Dec 18 2014
Forbes | December 18, 2014
By Bill Frist
President Obama has on his desk the Senator Paul Simon Water for the World bill. The bill passed both the House and the Senate with no objection, and it has the power to save millions of lives and serve as a beacon of health diplomacy globally.
It’s a bill with far-reaching and powerful implications for health worldwide, and it represents a decade of bipartisan advocacy.
In the fall of 2003, as the only physician in the U.S. Senate, I led a delegation of Senate colleagues to Mozambique to take a closer look at U.S. policy on HIV/AIDS. We found an HIV emergency, but we also identified a health need more fundamental than even treating the virus: access to clean water.
Just imagine mothers and daughters traveling three to four hours daily just to collect water for their families, leaving less time for other productive family, educational and economic activities. Imagine living in a rural village in Sub-Saharan Africa or East Asia where village members bathe, drink, and wash in the same water source as their livestock. Imagine being a grandmother in a small Ethiopian village and watching five of your grandchildren between the ages of 3 and 8 die from preventable water-related diseases. Try to imagine continuous diarrhea and excruciating stomach pain, leading to dehydration and death. This is what we saw firsthand.
The experience brought the statistics to life. Each year 5 million people—14,000 per day—were dying from preventable waterborne illnesses such as typhoid fever, cholera, dysentery, dengue fever, trachoma, intestinal helminth infections, and schistosomiasis. A child was dying from preventable water borne illnesses every 15 seconds, and these totals exceeded the numbers dying from HIV, malaria, and tuberculosis combined.
Moreover, two-thirds of the world’s population was living in an area of political unrest, and many of these conflicts were over natural resources as important and necessary as shared water basins. The potential impact of a U.S. commitment to helping build healthy communities and strong local governments would be doomed from the start without addressing this backdrop of inadequate access to water, and the resultant morbidity and mortality.
Within months of our return to Washington with these shocking stories, President George Bush and the U.S. Congress made an unprecedented commitment to address the HIV crisis called the President’s Emergency Plan for AIDS Relief (PEPFAR). Simultaneously, we moved Congress to actively address the less visible yet crucial crisis of unclean water.
As majority leader in the Senate, I asked staff to start drafting legislation to formalize U.S. policy addressing the issues of unsafe water and lack of sanitation in developing nations. We worked side by side with a broad array of stakeholders including a number of faith-based international organizations, such as the Millennium Water Alliance, and the Bush Administration. Throughout 2004 we helped raise the attention of Congress, the public, and the global community to the dire need for safe drinking water, sanitation and hygiene (WASH).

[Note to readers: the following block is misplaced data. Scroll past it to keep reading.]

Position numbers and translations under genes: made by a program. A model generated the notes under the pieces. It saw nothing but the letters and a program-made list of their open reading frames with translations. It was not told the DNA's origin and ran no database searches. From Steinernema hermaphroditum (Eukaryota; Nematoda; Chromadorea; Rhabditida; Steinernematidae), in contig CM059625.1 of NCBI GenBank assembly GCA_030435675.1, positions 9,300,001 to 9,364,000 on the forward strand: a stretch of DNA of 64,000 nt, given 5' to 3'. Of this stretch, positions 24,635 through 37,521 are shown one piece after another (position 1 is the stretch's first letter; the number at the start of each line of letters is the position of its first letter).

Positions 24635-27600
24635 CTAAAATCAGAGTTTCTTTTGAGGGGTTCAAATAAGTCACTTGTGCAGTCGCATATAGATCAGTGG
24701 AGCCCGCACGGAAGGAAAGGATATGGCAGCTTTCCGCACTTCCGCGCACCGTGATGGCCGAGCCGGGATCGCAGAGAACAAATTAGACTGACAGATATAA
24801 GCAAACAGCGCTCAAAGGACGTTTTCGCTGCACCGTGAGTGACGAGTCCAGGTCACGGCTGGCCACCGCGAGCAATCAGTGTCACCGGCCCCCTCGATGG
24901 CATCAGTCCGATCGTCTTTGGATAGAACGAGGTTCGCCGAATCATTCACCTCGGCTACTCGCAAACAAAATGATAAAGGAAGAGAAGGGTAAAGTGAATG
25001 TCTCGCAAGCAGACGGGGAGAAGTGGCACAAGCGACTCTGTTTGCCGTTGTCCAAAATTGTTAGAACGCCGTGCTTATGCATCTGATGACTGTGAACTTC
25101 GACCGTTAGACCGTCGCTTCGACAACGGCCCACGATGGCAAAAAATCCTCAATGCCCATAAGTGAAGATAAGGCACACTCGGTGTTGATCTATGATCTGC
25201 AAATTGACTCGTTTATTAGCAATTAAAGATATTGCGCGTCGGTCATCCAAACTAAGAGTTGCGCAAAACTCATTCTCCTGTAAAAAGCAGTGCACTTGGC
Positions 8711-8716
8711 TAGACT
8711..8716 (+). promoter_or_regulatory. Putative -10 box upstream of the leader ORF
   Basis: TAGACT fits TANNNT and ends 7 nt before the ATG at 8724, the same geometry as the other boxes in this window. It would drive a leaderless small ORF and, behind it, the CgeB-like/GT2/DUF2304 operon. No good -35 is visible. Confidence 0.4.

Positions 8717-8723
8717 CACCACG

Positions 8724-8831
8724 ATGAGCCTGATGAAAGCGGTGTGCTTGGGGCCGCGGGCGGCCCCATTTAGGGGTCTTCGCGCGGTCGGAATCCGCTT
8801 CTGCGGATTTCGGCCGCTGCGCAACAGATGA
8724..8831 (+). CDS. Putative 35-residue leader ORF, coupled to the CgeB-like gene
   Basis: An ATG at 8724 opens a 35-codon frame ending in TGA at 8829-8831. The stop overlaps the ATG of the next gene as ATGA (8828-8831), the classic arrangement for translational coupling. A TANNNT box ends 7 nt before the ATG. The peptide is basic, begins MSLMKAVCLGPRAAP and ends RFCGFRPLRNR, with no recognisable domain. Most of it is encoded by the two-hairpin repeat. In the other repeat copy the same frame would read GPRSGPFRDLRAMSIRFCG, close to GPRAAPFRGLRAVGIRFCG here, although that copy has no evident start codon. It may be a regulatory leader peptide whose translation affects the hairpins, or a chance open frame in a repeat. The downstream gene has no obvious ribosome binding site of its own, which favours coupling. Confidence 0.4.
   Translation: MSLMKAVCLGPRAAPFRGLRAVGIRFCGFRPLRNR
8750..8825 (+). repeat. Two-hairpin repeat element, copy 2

In January 2005, I accompanied another bipartisan group of Senators to East Asia to assist in the aftermath of the December 26, 2004, Indian Ocean tsunami. Traveling along the Sri Lanka coast, the breadth of devastation the storm had caused was staggering. Local water sources were destroyed, water buckets washed away, and local water sources were contaminated with saltwater. That lack of access to clean water could have led to dysentery, cholera, and malaria, but it didn’t. Sri Lanka experienced a rapid influx of relief aid to restore access to WASH, and a medical crisis was averted.
Water policy is a bipartisan issue. On March 2, 2005, I, a Republican, was joined by the Democratic Leader Harry Reid when I introduced the “Safe Water: Currency for Peace Act”. That the bill was bipartisan and introduced by the two leaders in the Senate underscored the significance of the bill and the level to which the issue of clean water had risen in our government.
In the meantime, amid the U.S. House of Representatives hearings on the global water crisis, the United Nations General Assembly adopted Resolution 58 designating March 22 World Water Day and launched the International Decade For Action on global water issues. This was prompted in part by the strong bipartisan support and attention we from the platform of the Senate Majority Leader office had brought to the issue. The UN resolution established a Millennium Development Goal (MDG) for 2015: to reduce by half the number of people without access WASH.